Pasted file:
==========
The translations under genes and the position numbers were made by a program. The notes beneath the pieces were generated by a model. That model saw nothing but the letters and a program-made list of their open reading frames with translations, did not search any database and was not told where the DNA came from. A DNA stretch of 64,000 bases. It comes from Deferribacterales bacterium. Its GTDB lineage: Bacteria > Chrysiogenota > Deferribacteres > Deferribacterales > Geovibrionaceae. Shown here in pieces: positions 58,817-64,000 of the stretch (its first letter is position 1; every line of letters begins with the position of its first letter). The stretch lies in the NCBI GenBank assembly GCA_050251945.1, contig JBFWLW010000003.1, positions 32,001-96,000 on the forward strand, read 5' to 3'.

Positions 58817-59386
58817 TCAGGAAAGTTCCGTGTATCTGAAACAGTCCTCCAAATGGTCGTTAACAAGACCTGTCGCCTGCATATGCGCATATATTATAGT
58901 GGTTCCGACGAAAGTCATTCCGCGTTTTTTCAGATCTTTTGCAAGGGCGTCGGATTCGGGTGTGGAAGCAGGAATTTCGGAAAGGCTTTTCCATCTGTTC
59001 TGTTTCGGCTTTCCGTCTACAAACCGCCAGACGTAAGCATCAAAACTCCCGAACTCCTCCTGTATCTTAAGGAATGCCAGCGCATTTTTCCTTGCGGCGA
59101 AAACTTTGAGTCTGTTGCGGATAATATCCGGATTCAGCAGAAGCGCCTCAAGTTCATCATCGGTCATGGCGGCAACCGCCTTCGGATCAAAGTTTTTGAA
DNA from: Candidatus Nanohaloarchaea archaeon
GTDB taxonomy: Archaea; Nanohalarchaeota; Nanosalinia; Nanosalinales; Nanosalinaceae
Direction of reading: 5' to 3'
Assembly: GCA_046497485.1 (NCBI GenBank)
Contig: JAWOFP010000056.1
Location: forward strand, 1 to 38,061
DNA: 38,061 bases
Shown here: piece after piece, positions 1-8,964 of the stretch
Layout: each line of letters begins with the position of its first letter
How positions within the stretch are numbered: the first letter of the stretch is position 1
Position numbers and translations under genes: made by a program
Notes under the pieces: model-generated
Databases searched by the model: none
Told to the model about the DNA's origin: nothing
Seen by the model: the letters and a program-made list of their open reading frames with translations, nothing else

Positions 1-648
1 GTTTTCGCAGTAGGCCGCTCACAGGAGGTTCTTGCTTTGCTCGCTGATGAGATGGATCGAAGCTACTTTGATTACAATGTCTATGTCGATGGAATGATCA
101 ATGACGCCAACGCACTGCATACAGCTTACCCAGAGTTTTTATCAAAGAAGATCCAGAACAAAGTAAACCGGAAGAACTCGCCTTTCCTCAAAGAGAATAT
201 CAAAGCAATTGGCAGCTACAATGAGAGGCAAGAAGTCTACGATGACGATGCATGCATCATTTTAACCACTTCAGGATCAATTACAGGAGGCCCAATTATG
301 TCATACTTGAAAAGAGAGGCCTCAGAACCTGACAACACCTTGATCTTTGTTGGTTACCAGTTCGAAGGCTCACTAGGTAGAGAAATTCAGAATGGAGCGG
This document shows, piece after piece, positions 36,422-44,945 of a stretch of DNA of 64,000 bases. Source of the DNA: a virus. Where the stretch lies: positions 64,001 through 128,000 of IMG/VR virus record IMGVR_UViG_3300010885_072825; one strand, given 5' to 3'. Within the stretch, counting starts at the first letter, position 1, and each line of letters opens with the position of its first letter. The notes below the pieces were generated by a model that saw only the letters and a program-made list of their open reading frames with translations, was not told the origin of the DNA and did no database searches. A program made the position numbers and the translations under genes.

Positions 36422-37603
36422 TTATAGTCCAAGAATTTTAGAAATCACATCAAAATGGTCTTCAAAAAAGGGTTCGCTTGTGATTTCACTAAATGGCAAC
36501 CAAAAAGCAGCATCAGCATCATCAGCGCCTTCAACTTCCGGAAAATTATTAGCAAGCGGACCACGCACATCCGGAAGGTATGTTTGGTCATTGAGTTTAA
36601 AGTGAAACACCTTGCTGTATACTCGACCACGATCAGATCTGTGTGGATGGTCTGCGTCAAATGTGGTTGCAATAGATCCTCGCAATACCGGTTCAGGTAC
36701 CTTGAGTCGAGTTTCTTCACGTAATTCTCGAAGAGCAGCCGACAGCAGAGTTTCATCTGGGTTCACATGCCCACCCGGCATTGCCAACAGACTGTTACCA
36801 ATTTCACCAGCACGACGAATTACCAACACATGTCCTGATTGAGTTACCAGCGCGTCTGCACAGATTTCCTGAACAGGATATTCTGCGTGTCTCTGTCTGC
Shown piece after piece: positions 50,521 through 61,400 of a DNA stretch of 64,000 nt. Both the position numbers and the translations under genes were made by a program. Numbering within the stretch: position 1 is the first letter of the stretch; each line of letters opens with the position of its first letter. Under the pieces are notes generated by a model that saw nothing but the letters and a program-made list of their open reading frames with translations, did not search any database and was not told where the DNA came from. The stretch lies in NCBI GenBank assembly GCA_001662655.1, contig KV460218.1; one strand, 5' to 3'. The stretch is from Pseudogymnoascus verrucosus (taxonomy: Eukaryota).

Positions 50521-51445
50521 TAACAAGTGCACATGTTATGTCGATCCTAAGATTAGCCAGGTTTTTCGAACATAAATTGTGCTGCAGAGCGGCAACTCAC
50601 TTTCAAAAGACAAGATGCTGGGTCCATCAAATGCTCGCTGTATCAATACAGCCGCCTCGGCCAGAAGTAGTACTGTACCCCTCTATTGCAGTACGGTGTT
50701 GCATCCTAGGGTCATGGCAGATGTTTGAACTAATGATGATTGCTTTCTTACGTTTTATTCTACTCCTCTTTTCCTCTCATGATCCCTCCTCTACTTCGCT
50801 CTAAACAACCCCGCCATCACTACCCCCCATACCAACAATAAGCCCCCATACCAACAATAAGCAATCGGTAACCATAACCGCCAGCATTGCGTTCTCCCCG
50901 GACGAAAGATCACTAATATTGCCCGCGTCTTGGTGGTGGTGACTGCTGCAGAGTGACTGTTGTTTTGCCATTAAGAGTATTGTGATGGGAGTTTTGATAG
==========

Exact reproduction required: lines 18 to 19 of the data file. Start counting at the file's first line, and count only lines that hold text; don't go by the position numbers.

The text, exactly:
Notes under the pieces: model-generated
Databases searched by the model: none